## Wednesday, November 2, 2016

### Day 48: Translation

My return from the regional conferences of the National Council of Teachers of Mathematics has left me physically drained, intellectually stimulated and emotionally energized.

I've been teaching the exploding dots to everyone who has been willing to listen.  Robert Kaplinsky's talk on Depth of Knowledge has given me much to think about and I started implementing a bit of it today in Pre-Algebra.

Before I left, we started talking about transformations and congruent figures.  The activities in the book fall under the umbrella of "determine if Figure B is a translation of Figure A."

I can do better than that!

"What do you think of when you hear the word 'translation'?"

In an effort to try to please me, they started trying to remember the technical definition.  I stopped them.

"All of that is great, but it doesn't answer my question. The regular person on the street, when they hear 'translation,' what are they thinking of?"
Students: "Something about language."

We had a brief talk about how translating doesn't change the meaning of a word or phrase, but simply moves it to a new language.  In the same way, geometric translation slides a shape, but doesn't change it's orientation or size.

They were familiar with the idea of tessellation, but we solidified the definition for them:

To tessellate is to cover a plane with repeated use of the same shape with no gaps or overlap.

We actually had a rather interesting debate about this definition, concerning whether it was acceptable to have "gaps" provided that those gaps were an integral part of the pattern.

Half of the class said both of these are tessellations while the other half said no.

Instead of putting shapes on the board and asking "are these translations?" I thought about putting the shapes up and asking if they could create tessellations from translations.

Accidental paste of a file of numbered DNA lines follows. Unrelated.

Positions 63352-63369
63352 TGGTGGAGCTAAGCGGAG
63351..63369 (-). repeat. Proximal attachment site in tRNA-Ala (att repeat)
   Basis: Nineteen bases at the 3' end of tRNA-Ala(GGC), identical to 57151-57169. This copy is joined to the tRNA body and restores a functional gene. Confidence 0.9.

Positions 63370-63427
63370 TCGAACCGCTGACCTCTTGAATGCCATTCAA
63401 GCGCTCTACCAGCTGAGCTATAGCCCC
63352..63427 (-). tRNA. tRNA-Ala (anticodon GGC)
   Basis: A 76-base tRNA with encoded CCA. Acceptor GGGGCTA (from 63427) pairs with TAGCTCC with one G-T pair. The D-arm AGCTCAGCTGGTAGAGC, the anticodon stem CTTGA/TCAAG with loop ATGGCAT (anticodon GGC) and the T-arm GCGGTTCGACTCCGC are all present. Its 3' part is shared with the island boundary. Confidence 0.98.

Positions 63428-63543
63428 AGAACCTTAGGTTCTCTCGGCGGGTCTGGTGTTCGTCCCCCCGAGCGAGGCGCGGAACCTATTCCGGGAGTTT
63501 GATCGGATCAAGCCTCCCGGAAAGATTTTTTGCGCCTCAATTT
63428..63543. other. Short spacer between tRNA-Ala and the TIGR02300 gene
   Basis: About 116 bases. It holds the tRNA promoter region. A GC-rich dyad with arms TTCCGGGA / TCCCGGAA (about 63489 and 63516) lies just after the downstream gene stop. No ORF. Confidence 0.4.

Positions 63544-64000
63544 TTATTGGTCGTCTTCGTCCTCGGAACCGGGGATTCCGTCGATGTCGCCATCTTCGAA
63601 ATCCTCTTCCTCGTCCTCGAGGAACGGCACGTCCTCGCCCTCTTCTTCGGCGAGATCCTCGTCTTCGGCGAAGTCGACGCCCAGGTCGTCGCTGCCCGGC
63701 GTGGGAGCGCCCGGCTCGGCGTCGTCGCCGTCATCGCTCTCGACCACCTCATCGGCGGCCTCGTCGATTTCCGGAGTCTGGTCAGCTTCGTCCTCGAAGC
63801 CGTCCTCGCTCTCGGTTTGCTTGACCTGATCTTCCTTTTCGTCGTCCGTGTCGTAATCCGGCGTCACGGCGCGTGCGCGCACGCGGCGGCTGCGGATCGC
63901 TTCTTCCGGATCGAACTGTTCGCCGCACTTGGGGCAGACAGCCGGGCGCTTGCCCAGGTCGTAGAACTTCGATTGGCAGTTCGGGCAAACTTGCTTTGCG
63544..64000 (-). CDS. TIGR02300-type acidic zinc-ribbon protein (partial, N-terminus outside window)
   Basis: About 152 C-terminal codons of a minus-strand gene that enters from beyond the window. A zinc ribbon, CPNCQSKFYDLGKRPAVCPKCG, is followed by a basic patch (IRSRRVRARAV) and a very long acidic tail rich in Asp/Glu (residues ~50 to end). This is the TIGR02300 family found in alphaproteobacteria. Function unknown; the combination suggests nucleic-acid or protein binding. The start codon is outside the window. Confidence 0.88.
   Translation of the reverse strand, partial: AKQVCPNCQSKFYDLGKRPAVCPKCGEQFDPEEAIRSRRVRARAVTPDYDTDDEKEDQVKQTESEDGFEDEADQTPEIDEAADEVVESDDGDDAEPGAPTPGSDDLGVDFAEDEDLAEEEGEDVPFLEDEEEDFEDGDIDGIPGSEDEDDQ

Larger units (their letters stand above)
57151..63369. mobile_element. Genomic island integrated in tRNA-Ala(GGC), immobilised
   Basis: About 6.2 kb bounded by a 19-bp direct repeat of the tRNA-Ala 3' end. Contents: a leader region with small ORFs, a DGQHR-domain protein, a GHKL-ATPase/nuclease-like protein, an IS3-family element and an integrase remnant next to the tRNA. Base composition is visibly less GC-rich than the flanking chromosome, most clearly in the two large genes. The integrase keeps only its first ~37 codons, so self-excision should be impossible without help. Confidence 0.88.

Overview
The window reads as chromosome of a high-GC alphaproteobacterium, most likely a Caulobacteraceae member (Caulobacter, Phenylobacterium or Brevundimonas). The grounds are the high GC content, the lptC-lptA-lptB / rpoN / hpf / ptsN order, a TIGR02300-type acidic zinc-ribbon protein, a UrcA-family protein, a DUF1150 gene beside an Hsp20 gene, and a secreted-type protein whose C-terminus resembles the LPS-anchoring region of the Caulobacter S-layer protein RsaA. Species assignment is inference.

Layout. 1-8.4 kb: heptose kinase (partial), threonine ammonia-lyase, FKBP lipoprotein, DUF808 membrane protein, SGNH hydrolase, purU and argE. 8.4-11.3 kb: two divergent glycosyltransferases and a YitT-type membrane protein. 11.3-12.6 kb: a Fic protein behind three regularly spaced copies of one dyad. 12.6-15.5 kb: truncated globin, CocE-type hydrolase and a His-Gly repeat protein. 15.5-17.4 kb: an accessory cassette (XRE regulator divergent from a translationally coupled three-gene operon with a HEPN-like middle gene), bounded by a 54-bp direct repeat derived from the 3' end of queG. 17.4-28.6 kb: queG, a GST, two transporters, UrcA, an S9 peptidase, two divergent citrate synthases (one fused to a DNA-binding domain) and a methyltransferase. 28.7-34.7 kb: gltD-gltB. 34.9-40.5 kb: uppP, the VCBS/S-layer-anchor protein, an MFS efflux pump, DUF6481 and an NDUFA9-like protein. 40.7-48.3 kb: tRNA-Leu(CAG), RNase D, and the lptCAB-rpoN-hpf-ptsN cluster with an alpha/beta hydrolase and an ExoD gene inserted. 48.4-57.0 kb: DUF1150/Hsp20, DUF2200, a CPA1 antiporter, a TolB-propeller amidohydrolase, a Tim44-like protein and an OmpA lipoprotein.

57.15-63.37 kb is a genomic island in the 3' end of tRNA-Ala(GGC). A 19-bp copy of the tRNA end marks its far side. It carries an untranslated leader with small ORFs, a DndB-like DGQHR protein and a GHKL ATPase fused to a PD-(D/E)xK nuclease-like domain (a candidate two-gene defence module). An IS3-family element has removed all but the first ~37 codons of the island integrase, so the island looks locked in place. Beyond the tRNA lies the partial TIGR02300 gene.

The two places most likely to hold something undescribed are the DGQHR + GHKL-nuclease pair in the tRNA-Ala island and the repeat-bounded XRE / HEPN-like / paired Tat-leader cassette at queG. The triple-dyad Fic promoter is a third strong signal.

Instead, I put a giant box of shapes on the desks, along with a stack of graph paper, and had them determine which ones would tessellate ONLY using translation.  They had to prove it either way.

"These tessellate, but I have to rotate them to fill in the gaps."
"So do they tessellate from just translation?"
"No."
**looks meaningfully at student, walks away**

As the groups finished, I had them think about, discuss and write about what they had discovered.

Back at the beginning of the year, I asked them to come up with a definition for a "sandwich" based on the properties.  This time, I asked them to classify the properties of the shapes that tessellated using only translation.

Later this week, or early next week, we will do the same exercise, but add in rotation and reflection, and come up with rules.  We also will be constructing tessellations that are more complex near the end of next week.

#### 1 comment:

1. Thanks for sharing this Justin. It sounds like your students did a lot of deep thinking. I look forward to reading more about your experiences.